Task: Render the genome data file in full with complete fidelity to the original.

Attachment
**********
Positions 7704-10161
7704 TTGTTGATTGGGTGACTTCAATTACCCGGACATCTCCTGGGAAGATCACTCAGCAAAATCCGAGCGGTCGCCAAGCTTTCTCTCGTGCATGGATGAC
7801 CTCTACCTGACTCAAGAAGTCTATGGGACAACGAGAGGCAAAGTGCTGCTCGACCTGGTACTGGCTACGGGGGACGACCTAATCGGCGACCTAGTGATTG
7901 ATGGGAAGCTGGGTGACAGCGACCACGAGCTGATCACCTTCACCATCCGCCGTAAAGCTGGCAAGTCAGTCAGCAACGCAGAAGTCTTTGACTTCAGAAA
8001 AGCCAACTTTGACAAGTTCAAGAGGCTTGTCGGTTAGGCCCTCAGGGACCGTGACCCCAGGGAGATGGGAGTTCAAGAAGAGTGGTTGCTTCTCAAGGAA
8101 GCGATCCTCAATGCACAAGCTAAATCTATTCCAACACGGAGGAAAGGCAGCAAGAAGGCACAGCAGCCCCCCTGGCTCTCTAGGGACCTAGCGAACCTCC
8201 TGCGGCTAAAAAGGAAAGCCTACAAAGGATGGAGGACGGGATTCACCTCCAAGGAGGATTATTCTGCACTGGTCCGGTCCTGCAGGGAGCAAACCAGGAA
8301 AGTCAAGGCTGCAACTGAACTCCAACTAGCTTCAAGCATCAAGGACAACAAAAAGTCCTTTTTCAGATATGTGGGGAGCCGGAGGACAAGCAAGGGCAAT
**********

Positions 7704-10161
7704 TTGTTGATTGGGTGACTTCAATTACCCGGACATCTCCTGGGAAGATCACTCAGCAAAATCCGAGCGGTCGCCAAGCTTTCTCTCGTGCATGGATGAC
7801 CTCTACCTGACTCAAGAAGTCTATGGGACAACGAGAGGCAAAGTGCTGCTCGACCTGGTACTGGCTACGGGGGACGACCTAATCGGCGACCTAGTGATTG
7901 ATGGGAAGCTGGGTGACAGCGACCACGAGCTGATCACCTTCACCATCCGCCGTAAAGCTGGCAAGTCAGTCAGCAACGCAGAAGTCTTTGACTTCAGAAA
8001 AGCCAACTTTGACAAGTTCAAGAGGCTTGTCGGTTAGGCCCTCAGGGACCGTGACCCCAGGGAGATGGGAGTTCAAGAAGAGTGGTTGCTTCTCAAGGAA
8101 GCGATCCTCAATGCACAAGCTAAATCTATTCCAACACGGAGGAAAGGCAGCAAGAAGGCACAGCAGCCCCCCTGGCTCTCTAGGGACCTAGCGAACCTCC
8201 TGCGGCTAAAAAGGAAAGCCTACAAAGGATGGAGGACGGGATTCACCTCCAAGGAGGATTATTCTGCACTGGTCCGGTCCTGCAGGGAGCAAACCAGGAA
8301 AGTCAAGGCTGCAACTGAACTCCAACTAGCTTCAAGCATCAAGGACAACAAAAAGTCCTTTTTCAGATATGTGGGGAGCCGGAGGACAAGCAAGGGCAAT